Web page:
Repeatedly cited by fans and the media alike as a "sex symbol," did it matter that the self-proclaimed "king of love" weighed in (at times in his life) at over four hundred pounds? Not at all. In fact, he was known in musical circles as "the walrus of love" and didn't care. Although he was the biggest male hit-maker on the disco and R&B scene, the Barry White sound crossed over to music lovers worldwide, selling a whopping hundred million records during his all-too-short career. Indeed, the combination of lush string orchestrations, danceability, exquisite overall arrangement and phrasing, and occasionally over-simplified but sincerely delivered lyrics had lovers of nearly every genre picking out records made by their "guilty pleasure," arguably the most sensuous male singer in history. What is truly remarkable about White's style is that but for a moan and groan here and there, he never, ever resorted to overt mention of things carnal; he left it all up to the imagination of the listener.

The sum total of the Barry White "sound" was listenability. Of course, women melted over every word, but the vocal prowess and musical finesse had a remarkable cross-section of the music-buying public snapping up White's many albums as fast as he could churn them out.
 

Early Days

Barry White earned all of the popularity he achieved. He was eight when he first appeared in public, singing in a Texas church choir. A musical prodigy, he became organist and choir director at the tender age of ten. By the time he could drive, he'd joined a Los Angeles R&B band, "The Upfronts," as a singer/keyboardist. By 1963, his arrangement of "The Harlem Shuffle" became a minor hit for Bob and Earl.

He worked in clubs, writing and performing music. By 1966 he'd become an Artists & Repertoire manager for the doomed Mustang record label. However, he produced the catchy, romantic single "Walkin' in the Rain With the One I Love" for a trio of female vocalists called "Love Unlimited." The record earnd gold status and hit #14 on the pop charts. (Later, White would get permission to call his orchestra the "Love Unlimited Orchestra," and the three soulful sirens from the group, Diana Taylor, Linda and Glodean James, stayed on and went with the orchestra everywhere to lend their distinctive, very feminine backgrounds in three-part harmony.)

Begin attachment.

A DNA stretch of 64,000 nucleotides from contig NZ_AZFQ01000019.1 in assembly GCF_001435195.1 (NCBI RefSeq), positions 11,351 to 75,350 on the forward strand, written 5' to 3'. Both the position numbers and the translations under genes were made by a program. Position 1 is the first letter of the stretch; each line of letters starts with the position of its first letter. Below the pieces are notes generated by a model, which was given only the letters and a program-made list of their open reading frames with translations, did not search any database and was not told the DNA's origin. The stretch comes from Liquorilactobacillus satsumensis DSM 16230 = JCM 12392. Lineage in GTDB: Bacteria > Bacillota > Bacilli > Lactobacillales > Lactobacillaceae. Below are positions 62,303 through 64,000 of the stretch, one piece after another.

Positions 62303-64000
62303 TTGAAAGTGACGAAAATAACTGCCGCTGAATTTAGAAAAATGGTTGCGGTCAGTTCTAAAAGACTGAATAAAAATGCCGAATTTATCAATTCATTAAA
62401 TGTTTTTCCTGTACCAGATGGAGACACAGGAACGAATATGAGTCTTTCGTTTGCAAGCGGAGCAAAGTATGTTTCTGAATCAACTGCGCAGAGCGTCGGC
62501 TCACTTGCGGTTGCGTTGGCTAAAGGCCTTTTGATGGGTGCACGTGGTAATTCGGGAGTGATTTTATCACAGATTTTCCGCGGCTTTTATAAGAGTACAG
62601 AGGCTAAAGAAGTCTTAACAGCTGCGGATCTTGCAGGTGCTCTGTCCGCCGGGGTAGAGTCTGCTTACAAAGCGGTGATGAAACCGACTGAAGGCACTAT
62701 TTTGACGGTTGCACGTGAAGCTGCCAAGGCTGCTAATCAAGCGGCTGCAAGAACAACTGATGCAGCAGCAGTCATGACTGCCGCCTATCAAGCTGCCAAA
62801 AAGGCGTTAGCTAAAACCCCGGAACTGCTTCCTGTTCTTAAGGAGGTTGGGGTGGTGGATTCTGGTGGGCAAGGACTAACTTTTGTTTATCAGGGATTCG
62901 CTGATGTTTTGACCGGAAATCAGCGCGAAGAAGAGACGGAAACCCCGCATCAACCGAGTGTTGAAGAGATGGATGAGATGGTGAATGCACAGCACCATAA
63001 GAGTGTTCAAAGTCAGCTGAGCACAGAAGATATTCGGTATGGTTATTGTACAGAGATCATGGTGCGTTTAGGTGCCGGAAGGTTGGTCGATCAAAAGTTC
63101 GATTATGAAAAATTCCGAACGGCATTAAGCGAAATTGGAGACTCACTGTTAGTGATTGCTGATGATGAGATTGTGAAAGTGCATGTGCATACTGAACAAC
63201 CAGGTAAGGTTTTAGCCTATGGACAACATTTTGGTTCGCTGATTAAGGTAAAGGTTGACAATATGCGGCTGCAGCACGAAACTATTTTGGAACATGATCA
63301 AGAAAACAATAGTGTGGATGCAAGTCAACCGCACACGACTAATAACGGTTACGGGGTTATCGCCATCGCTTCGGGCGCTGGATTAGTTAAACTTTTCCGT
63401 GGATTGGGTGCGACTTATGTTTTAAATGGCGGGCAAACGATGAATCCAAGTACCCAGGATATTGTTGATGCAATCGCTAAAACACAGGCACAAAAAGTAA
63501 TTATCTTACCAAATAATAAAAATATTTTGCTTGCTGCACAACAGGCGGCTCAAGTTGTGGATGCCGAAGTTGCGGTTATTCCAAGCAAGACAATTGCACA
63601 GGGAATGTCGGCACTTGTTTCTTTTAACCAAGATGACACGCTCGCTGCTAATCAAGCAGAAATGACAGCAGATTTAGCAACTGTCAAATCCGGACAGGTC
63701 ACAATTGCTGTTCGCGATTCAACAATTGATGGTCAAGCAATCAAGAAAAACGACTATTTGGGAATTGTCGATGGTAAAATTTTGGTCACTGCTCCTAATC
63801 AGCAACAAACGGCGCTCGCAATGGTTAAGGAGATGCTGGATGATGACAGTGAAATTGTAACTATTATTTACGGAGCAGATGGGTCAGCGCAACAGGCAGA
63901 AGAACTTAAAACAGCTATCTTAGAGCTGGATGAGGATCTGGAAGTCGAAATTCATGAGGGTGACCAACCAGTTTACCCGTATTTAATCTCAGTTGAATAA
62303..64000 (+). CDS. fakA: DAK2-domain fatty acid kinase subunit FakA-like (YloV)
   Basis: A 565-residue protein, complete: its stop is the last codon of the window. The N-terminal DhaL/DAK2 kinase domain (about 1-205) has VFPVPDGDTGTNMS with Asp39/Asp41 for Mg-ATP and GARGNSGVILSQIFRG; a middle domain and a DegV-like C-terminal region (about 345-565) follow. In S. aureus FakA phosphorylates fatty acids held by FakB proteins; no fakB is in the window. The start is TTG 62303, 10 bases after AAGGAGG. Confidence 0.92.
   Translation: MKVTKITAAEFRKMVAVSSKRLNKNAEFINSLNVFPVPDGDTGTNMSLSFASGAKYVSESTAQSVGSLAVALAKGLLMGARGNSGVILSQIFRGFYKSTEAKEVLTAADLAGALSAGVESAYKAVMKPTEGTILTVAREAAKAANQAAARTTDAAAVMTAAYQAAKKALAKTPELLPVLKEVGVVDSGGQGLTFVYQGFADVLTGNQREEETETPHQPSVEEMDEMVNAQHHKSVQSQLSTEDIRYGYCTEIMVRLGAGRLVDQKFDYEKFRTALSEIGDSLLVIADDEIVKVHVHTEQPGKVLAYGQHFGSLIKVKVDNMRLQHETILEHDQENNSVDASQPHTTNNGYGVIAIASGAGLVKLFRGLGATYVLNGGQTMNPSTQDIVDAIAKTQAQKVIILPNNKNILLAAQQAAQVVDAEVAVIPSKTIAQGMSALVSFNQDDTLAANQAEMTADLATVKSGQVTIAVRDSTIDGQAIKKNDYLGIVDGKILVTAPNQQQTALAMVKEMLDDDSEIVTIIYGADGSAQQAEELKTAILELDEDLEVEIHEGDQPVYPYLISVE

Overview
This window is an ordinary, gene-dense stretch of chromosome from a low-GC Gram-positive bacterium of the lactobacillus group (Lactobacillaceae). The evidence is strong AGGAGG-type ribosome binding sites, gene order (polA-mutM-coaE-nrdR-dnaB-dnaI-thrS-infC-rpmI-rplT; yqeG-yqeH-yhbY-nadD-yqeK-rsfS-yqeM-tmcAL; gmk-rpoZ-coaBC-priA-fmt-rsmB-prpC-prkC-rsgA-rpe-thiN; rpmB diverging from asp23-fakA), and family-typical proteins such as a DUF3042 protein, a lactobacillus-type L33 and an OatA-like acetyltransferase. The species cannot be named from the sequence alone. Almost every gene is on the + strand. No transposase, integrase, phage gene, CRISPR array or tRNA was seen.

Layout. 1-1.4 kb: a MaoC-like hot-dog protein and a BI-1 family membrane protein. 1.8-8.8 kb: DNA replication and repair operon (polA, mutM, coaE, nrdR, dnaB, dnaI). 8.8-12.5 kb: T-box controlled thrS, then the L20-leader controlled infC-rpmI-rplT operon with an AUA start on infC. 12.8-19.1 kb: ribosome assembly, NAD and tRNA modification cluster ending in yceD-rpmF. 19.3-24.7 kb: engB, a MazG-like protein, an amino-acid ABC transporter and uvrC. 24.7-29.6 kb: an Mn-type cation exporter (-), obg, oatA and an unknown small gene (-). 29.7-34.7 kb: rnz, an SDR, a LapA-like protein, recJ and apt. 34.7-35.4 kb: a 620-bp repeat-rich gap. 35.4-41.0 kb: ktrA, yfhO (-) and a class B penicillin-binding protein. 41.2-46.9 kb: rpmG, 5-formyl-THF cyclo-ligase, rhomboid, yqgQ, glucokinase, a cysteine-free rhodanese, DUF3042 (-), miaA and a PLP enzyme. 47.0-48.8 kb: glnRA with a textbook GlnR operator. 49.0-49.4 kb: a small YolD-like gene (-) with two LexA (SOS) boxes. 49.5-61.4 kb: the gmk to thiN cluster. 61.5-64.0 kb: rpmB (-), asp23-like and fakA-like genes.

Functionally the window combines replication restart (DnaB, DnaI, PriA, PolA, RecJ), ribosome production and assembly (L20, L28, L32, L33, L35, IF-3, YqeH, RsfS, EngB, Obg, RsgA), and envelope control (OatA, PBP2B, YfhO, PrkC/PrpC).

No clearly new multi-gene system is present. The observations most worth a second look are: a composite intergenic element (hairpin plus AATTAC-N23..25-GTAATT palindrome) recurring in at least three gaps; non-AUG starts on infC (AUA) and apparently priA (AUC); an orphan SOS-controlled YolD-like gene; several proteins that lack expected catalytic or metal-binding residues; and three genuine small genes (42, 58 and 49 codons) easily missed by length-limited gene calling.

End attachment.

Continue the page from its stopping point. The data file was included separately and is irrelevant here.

Finally, 1973 was a fabulous year for White. By now he was an accomplished composer, arranger and conductor. 20th Century Fox records agreed to sign him to a recording contract. He rewarded them with the amazingly catchy instrumental "Love's Theme," which went platinum and hit Number One on the charts. More importantly, it was arguably the last instrumental to make it to #1 on the pop charts. The single and the album, I've Got So Much To Give were purchased by a demographic that was unrivaled with regard to diversity of age, race, and stated favorite style of music. (Van McCoy, in an attempt to cash in on White's unique use of strings, orchestra and female background delivered a major disco hit "The Hustle," also in '73, but it's success was eclipsed by not only "Love's Theme" but two other White vocal hits of the same year.)

Fox records had found a goldmine in the gold-throated, multi-talented White. In fiscal 1973-1974 alone White's singles and albums had earned gross revenues of $16 million (1970s) dollars (for the record company alone). This incredible success was not due to any sort of gimmick; it was due to pure, unadulterated musical talent on the part of White and his collaborators. They were truly making beautiful music. And no matter what the genre, beautiful music sells.